Yes, I remember it very well. Having only recently set up my Foundation back in 2012, Barry Funston, my Foundation’s CEO, was approached by the Cancer Fund for Children, a Northern Ireland-based charity. The charity was seeking support for their ambitious plan to build a respite centre in Northern Ireland for children living with a cancer diagnosis. I was given a crash course on what an entire family, emotionally and financially, must endure when somebody young is living with cancer.
I was immediately intrigued by the idea to build what is now Daisy Lodge and really warmed to the tireless energy of all involved in the early part of the project. We committed to funding to help complete this unique facility and have pledged a further €1.2 million for a new respite centre on Ireland’s west coast. And, as the need is great throughout Ireland and beyond, the drive will continue. Next stop: world domination!
What is the focus of your philanthropy and how did you go about identifying it?
The Foundation’s focus is quite a simple one, really. As the strapline on our website states: “My aim is to support children’s charities, big and small, around the world”. That’s a pretty accurate statement, and one that is intentionally broad in its vision: it allows us the scope to consider many options, home and abroad, as we evolve as a Foundation.
The idea of identifying children and young people as the focus of my philanthropy came about quite naturally – at least that’s how it felt. While I fully grasp the importance of more adult-focused charities and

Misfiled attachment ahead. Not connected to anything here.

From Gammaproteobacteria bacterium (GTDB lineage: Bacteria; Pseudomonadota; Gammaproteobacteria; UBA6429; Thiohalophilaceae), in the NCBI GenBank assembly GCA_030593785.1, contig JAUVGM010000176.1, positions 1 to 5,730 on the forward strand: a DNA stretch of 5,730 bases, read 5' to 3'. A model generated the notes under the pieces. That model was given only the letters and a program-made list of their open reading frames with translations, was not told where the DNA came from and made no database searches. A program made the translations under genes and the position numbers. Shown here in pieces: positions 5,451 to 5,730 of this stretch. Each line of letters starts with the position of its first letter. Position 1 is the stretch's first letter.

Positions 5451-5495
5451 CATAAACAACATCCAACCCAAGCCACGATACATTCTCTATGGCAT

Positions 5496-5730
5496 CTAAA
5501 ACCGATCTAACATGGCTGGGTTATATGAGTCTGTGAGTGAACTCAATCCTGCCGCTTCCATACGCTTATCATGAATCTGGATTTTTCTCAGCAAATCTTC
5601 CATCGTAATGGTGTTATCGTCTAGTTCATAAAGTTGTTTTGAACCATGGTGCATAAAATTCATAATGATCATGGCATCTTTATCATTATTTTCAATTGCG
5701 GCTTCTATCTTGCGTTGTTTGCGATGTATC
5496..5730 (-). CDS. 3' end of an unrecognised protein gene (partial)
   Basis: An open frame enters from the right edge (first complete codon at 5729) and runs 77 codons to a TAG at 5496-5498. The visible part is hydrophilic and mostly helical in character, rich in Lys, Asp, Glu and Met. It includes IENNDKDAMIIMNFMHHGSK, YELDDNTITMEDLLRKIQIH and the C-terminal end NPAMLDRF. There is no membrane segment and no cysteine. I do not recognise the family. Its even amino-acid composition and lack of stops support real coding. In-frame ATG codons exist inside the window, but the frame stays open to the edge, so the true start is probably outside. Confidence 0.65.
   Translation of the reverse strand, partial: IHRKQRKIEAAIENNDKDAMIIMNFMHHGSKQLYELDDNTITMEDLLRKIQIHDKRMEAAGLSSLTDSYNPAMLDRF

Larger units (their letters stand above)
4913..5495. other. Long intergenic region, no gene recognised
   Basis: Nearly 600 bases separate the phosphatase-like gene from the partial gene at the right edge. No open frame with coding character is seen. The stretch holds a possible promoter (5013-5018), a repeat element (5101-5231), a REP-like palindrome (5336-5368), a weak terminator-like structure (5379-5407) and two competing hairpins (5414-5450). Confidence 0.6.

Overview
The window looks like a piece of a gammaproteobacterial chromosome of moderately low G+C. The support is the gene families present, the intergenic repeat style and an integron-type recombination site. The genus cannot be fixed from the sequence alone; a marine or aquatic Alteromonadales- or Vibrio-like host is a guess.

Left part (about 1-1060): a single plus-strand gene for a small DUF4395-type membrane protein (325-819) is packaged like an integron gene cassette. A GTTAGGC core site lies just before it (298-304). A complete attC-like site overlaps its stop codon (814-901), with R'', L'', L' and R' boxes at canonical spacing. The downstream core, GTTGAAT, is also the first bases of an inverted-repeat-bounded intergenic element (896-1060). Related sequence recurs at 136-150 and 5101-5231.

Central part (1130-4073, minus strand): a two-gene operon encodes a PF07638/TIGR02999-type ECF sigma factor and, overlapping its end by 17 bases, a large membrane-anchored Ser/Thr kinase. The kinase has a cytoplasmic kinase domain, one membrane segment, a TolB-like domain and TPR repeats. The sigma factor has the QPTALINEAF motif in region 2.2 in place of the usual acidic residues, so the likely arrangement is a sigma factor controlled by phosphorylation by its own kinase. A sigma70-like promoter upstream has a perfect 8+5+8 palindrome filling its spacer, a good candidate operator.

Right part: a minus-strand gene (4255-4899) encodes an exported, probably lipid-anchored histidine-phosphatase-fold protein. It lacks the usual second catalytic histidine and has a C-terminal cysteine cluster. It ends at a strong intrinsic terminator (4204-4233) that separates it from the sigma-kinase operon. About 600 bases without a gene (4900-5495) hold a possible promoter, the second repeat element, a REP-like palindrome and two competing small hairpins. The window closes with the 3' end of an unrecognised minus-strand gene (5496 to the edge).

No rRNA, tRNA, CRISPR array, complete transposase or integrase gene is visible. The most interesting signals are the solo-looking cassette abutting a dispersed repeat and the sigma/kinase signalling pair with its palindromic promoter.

In developing your philanthropy, what has been your approach to learning about the issues you focus on?
When we sit as a team and discuss the projects my Foundation is supporting, an enormous amount of time and energy is spent on educating ourselves about the work of that body or organisation. Does it fit, for example, with our mission to help children’s charities, and do we like the direction the charity is taking with its future development or vision? All these pragmatic factors and learning curves are necessary components in the process but we also looked very deeply into the human element of our decisions.
With both the Cancer Fund for Children and Mencap Northern Ireland, the Foundation’s support was to help with building projects the charities deemed as absolutely necessary to increase and enhance the care of young people and their families. And they produced utterly convincing arguments. From an initial visit to the old sites and then returning to the newly completed facilities was nothing short of overwhelming. Speaking with some of the young people, their families and staff whose lives revolve around these facilities gave me an even deeper insight and understanding of the positive and sometimes life-changing impact donations can have. It was, and remains, completely